is now a valid command, which specifies that regardless of the active list of channel priorities, the python package itself should come from the conda-forge channel. As before, the difference between python=3.5 and python==3.5 is that the first contains a “fuzzy” version while the second contains an exact version. The fuzzy spec will match all python packages with versions >=3.5 and <3.6. The exact spec will match only python packages with version 3.53.5.03.5.0.0, etc. The canonical string form for a MatchSpec is thus

    (channel::)name(version(build_string))

    which should feel natural to experienced conda users. Specifications however are often necessarily more complicated than this simple form can support, and for these situations we’ve extended the specification to include an optional square bracket []component containing comma-separated key-value pairs to allow matching on most any field contained in a package’s metadata. Take, for example,

    conda search 'conda-forge/linux-64::*[md5=e42a03f799131d5af4196ce31a1084a7]' --info

    which results in information for the single package

    cytoolz 0.8.2 py35_0
    --------------------
    file name : cytoolz-0.8.2-py35_0.tar.bz2
    name : cytoolz
    version : 0.8.2
    build string: py35_0
    build number: 0
    size : 1.1 MB
    arch : x86_64
    platform : Platform.linux
    license : BSD 3-Clause
    subdir : linux-64
    url : https://conda.anaconda.org/conda-forge/linux-64/cytoolz-0.8.2-py35_0.tar.bz2
    md5 : e42a03f799131d5af4196ce31a1084a7
    dependencies:
      - python 3.5*
      - toolz >=0.8.0

    The square bracket notation can also be used for any field that we match on outside the package name, and will override information given in the “simple form” position. To give a contrived example, python==3.5[version='>=2.7,<2.8'] will match 2.7.* versions and not 3.5.

  • environments track user-requested state: Building on our enhanced MatchSpec query language, conda environments now also track and differentiate (a) packages added to an environment because of an explicit user request from (b) packages brought into an environment to satisfy dependencies. For example, executing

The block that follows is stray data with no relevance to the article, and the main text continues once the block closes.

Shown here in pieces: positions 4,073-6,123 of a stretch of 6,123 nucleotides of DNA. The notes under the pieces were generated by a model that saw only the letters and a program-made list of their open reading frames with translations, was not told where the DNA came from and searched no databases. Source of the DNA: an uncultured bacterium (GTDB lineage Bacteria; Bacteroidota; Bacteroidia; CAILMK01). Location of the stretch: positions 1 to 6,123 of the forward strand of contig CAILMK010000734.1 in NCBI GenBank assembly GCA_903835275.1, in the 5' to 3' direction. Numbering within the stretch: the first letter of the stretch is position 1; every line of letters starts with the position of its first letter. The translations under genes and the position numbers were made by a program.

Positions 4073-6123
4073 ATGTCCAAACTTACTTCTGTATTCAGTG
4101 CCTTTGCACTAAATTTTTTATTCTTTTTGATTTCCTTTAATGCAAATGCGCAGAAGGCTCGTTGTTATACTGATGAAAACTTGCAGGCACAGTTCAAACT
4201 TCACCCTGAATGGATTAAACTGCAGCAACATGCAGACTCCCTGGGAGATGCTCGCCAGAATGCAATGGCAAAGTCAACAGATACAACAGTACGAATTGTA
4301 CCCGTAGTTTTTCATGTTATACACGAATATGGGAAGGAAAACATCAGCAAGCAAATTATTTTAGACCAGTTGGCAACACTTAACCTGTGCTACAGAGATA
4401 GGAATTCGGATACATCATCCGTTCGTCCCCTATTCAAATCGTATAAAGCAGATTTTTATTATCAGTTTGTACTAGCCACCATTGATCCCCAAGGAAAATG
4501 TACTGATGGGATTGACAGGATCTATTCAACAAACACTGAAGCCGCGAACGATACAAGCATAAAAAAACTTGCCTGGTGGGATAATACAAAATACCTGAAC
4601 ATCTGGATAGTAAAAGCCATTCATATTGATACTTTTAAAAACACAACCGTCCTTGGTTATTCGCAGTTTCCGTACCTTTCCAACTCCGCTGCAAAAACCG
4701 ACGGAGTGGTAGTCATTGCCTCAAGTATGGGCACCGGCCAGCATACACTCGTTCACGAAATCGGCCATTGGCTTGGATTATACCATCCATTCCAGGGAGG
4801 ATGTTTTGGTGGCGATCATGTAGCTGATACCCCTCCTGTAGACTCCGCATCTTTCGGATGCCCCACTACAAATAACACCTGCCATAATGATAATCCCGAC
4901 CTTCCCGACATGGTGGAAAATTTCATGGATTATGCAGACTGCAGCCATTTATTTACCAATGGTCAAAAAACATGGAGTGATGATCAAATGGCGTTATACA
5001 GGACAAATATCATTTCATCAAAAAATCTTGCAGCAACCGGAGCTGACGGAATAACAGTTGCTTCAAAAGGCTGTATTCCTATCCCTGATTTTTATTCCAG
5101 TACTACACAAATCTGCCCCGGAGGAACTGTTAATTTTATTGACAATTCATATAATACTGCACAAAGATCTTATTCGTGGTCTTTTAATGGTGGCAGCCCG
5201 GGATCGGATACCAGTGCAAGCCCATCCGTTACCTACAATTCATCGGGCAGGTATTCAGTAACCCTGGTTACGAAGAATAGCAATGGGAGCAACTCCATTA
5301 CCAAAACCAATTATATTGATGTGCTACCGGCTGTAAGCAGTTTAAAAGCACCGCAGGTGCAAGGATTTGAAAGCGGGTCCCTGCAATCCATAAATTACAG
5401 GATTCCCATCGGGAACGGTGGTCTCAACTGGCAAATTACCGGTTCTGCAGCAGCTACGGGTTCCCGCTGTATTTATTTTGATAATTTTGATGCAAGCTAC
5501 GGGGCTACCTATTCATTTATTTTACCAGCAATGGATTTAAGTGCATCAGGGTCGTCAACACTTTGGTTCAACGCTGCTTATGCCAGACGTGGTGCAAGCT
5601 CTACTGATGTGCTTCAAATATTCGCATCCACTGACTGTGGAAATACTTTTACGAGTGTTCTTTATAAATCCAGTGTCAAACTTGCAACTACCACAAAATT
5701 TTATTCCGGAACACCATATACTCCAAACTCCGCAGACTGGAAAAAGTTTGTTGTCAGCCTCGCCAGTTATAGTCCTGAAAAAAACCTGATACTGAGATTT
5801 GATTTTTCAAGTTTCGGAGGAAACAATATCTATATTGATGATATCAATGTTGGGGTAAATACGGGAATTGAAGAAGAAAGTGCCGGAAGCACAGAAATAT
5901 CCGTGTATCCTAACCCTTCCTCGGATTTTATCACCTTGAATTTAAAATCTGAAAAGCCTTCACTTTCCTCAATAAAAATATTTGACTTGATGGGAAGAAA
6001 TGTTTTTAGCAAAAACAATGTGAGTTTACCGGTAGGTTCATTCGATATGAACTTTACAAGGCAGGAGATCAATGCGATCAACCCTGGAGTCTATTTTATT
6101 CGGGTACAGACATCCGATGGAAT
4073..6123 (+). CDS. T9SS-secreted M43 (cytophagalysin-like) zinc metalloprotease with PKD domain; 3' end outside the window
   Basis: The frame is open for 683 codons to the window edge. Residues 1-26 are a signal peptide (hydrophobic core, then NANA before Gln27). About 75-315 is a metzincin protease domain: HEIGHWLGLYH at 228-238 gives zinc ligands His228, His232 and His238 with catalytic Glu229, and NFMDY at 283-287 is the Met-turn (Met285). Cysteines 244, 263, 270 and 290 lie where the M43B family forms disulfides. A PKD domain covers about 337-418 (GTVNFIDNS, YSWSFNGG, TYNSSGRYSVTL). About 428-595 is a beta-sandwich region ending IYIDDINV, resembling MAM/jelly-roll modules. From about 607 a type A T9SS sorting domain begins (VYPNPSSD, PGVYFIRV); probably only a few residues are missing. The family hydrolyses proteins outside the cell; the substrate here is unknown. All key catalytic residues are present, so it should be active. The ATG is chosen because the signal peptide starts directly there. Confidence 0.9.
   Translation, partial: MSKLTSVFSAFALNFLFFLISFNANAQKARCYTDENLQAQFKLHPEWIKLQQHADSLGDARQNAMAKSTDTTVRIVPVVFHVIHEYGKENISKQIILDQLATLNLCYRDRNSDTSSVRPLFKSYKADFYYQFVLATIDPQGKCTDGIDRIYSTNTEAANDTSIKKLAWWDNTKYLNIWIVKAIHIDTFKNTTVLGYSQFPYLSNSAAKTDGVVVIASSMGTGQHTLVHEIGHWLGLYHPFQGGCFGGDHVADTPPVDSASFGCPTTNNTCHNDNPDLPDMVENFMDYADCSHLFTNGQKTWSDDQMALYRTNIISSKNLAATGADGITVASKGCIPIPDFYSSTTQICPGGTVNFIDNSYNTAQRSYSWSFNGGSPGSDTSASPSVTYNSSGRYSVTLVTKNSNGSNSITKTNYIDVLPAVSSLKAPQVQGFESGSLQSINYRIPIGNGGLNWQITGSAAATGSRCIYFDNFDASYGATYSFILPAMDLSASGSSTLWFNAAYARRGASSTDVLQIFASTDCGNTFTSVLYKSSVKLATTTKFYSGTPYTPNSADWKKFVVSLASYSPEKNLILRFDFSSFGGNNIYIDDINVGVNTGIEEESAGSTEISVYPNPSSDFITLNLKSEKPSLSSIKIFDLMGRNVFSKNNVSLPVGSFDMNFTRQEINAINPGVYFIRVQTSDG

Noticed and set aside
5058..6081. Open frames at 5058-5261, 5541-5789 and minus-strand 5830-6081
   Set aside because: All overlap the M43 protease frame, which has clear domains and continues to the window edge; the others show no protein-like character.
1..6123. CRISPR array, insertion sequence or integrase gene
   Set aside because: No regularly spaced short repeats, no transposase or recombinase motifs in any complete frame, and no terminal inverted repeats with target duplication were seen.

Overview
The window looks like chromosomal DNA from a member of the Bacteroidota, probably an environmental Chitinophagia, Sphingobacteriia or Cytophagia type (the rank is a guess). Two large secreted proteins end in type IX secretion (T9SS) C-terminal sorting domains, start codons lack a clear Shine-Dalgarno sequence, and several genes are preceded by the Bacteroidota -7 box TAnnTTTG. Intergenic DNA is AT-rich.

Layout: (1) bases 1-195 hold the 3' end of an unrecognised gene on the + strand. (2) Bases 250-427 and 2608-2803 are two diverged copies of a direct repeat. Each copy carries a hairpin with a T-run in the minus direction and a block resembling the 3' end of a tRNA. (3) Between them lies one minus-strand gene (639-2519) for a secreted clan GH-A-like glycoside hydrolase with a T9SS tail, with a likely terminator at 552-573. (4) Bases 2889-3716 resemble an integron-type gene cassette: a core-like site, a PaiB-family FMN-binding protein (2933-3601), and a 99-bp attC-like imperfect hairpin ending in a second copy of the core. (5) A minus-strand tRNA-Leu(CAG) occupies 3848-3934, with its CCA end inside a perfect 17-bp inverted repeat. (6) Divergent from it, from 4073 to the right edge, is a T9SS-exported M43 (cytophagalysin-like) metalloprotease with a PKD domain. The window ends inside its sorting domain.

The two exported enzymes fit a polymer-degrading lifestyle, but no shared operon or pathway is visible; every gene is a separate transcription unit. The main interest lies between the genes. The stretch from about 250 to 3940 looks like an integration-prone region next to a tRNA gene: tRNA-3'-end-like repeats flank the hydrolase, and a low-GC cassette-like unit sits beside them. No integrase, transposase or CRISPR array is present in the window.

conda install conda-forge::scikit-learn

    will confine all future changes to the scikit-learn package in the environment to the conda-forge channel, until the spec is changed again. A subsequent command conda install scikit-learn=0.18 would drop the conda-forge channel restriction from the package. And in this case, scikit-learn is the only user-defined spec, so the solver chooses dependencies from all configured channels and all available versions.

  • errors posted to core maintainers: In previous versions of conda, unexpected errors resulted in a request for users to consider posting the error as a new issue on conda’s github issue tracker. In conda 4.4, we’ve implemented a system for users to opt-in to sending that same error report via an HTTP POST request directly to the core maintainers.

    When an unexpected error is encountered, users are prompted with the error report followed by a [y/N] input. Users can elect to send the report, with ‘no’ being the default response. Users can also permanently opt-in or opt-out, thereby skipping the prompt altogether, using the boolean report_errors configuration parameter.

  • various UI improvements: To push through some of the big leaps with transactions in conda 4.3, we accepted some regressions on progress bars and other user interface features. All of those indicators of progress, and more, have been brought back and further improved.

  • aggressive updates: Conda now supports an aggressive_update_packages configuration parameter that holds a sequence of MatchSpec strings, in addition to the pinned_packages configuration parameter. Currently, the default value contains the packages ca-certificatescertifi, and openssl. When manipulating configuration with the conda config command, use of the --system and --env flags will be especially helpful here. For example,

    conda config --system --add aggressive_update_packages defaults::pyopenssl

    would ensure that, system-wide, solves on all environments enforce using the latest version of pyopenssl from the defaults channel.

    conda config --add pinned_packages python=2.7 --env

    would lock all solves for the current active environment to python versions matching 2.7.*.

  • other configuration improvements: In addition to conda config --describe, which shows detailed descriptions and default values for all available configuration parameters, we have a new conda config --write-default command. This new command simply writes the contents of conda config --describe to a condarc file, which is a great starter template. Without additional arguments, the command will write to the .condarc file in the user’s home directory. The command also works with the --system--env, and --file flags to write the contents to alternate locations.

    Conda exposes a tremendous amount of flexibility via configuration. For more information, The Conda Configuration Engine for Power Users blog post is a good resource.